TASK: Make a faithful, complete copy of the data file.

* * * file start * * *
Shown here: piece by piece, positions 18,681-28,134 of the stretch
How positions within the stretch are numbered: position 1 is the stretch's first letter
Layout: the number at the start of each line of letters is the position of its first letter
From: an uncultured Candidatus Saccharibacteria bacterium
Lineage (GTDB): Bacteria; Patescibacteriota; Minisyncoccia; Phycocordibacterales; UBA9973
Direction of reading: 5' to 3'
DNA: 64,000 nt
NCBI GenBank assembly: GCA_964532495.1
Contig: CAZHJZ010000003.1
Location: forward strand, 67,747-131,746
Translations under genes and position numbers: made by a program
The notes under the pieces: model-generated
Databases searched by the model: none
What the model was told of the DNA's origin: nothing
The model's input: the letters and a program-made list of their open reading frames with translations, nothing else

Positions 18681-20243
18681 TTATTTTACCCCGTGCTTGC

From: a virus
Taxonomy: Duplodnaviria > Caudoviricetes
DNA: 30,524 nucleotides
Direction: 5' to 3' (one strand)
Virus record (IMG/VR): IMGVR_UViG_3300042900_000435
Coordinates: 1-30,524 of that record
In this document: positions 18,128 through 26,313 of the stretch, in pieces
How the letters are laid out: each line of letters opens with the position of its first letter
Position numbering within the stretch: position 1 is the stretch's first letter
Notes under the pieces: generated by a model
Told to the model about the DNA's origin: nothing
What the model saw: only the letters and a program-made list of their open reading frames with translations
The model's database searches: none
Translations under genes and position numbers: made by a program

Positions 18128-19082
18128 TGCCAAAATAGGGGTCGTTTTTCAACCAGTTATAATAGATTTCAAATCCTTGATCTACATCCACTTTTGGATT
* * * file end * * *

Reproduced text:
Shown here: piece by piece, positions 18,681-28,134 of the stretch
How positions within the stretch are numbered: position 1 is the stretch's first letter
Layout: the number at the start of each line of letters is the position of its first letter
From: an uncultured Candidatus Saccharibacteria bacterium
Lineage (GTDB): Bacteria; Patescibacteriota; Minisyncoccia; Phycocordibacterales; UBA9973
Direction of reading: 5' to 3'
DNA: 64,000 nt
NCBI GenBank assembly: GCA_964532495.1
Contig: CAZHJZ010000003.1
Location: forward strand, 67,747-131,746
Translations under genes and position numbers: made by a program
The notes under the pieces: model-generated
Databases searched by the model: none
What the model was told of the DNA's origin: nothing
The model's input: the letters and a program-made list of their open reading frames with translations, nothing else

Positions 18681-20243
18681 TTATTTTACCCCGTGCTTGC

From: a virus
Taxonomy: Duplodnaviria > Caudoviricetes
DNA: 30,524 nucleotides
Direction: 5' to 3' (one strand)
Virus record (IMG/VR): IMGVR_UViG_3300042900_000435
Coordinates: 1-30,524 of that record
In this document: positions 18,128 through 26,313 of the stretch, in pieces
How the letters are laid out: each line of letters opens with the position of its first letter
Position numbering within the stretch: position 1 is the stretch's first letter
Notes under the pieces: generated by a model
Told to the model about the DNA's origin: nothing
What the model saw: only the letters and a program-made list of their open reading frames with translations
The model's database searches: none
Translations under genes and position numbers: made by a program

Positions 18128-19082
18128 TGCCAAAATAGGGGTCGTTTTTCAACCAGTTATAATAGATTTCAAATCCTTGATCTACATCCACTTTTGGATT